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It was the equivalent of the family Bible in many secular British households-but does Whitaker's Almanack still have its traditional authority? Nicolas Walter studies the 130th edition

By Nicolas Walter   January 1998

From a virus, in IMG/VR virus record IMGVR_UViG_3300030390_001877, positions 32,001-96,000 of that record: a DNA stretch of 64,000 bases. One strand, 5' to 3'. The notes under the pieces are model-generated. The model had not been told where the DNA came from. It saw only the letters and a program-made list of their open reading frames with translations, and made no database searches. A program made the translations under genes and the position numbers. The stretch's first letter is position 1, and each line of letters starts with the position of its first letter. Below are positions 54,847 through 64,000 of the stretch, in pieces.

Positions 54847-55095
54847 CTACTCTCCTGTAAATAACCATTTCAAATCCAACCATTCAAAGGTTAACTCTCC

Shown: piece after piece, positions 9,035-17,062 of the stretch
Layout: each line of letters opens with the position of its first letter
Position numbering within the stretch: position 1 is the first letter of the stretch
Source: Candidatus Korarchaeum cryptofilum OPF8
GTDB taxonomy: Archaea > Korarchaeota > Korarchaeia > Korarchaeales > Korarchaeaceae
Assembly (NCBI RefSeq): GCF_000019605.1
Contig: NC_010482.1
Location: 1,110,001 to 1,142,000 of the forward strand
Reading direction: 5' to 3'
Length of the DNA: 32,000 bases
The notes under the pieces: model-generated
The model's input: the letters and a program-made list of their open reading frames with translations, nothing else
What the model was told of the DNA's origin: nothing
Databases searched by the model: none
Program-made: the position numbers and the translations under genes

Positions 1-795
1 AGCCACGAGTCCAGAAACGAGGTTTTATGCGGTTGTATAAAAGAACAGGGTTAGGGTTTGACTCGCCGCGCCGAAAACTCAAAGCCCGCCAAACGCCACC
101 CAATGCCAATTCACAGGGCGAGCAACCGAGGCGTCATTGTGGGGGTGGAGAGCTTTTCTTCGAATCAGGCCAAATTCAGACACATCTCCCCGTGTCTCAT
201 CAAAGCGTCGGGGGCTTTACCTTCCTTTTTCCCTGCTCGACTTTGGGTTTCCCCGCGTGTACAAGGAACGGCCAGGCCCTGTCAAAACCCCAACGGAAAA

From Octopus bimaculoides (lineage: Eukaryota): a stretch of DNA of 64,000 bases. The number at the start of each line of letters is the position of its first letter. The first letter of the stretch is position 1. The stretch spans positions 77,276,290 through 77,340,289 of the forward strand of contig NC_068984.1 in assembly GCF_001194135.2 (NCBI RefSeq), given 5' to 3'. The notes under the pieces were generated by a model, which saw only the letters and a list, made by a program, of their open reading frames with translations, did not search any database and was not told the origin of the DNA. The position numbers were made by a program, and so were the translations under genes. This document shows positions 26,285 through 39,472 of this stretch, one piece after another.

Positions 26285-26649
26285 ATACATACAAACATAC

In the old days, serious secular households like mine kept Whitaker’s Almanack as the standard reference book, occupying more or less the place of a Bible, alongside a dictionary and an atlas. At the end of each year, one of our Christmas presents would be the next year’s edition-not the inferior paperback “Shorter Edition” nor the pretentious leather-bound “Library Edition,” but the superior red-and-green hardback “Complete Edition.” We would study it in turn-especially the summaries of the previous year’s events-and then use it several times during the coming year for quick reference or slow re-reading. Much of my knowledge of…

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